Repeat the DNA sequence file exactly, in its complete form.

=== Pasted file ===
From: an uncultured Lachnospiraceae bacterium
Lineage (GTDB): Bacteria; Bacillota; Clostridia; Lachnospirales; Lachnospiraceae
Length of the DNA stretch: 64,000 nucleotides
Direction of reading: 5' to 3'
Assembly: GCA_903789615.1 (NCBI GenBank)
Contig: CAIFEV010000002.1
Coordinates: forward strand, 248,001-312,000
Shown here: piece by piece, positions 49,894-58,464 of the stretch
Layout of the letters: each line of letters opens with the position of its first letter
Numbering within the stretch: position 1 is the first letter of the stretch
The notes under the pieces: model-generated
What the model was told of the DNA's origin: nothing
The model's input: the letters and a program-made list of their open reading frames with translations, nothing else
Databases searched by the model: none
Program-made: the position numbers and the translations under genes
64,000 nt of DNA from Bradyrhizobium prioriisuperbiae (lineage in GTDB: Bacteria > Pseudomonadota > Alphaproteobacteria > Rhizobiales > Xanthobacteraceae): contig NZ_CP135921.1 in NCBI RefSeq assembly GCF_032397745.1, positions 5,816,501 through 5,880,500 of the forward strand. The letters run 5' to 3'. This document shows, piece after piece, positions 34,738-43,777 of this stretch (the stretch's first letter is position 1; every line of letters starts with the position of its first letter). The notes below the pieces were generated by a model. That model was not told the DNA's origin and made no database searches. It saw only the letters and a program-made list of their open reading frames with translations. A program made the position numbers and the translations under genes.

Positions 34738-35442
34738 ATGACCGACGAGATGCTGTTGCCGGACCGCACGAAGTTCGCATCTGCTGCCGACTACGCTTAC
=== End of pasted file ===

From: an uncultured Lachnospiraceae bacterium
Lineage (GTDB): Bacteria; Bacillota; Clostridia; Lachnospirales; Lachnospiraceae
Length of the DNA stretch: 64,000 nucleotides
Direction of reading: 5' to 3'
Assembly: GCA_903789615.1 (NCBI GenBank)
Contig: CAIFEV010000002.1
Coordinates: forward strand, 248,001-312,000
Shown here: piece by piece, positions 49,894-58,464 of the stretch
Layout of the letters: each line of letters opens with the position of its first letter
Numbering within the stretch: position 1 is the first letter of the stretch
The notes under the pieces: model-generated
What the model was told of the DNA's origin: nothing
The model's input: the letters and a program-made list of their open reading frames with translations, nothing else
Databases searched by the model: none
Program-made: the position numbers and the translations under genes
64,000 nt of DNA from Bradyrhizobium prioriisuperbiae (lineage in GTDB: Bacteria > Pseudomonadota > Alphaproteobacteria > Rhizobiales > Xanthobacteraceae): contig NZ_CP135921.1 in NCBI RefSeq assembly GCF_032397745.1, positions 5,816,501 through 5,880,500 of the forward strand. The letters run 5' to 3'. This document shows, piece after piece, positions 34,738-43,777 of this stretch (the stretch's first letter is position 1; every line of letters starts with the position of its first letter). The notes below the pieces were generated by a model. That model was not told the DNA's origin and made no database searches. It saw only the letters and a program-made list of their open reading frames with translations. A program made the position numbers and the translations under genes.

Positions 34738-35442
34738 ATGACCGACGAGATGCTGTTGCCGGACCGCACGAAGTTCGCATCTGCTGCCGACTACGCTTAC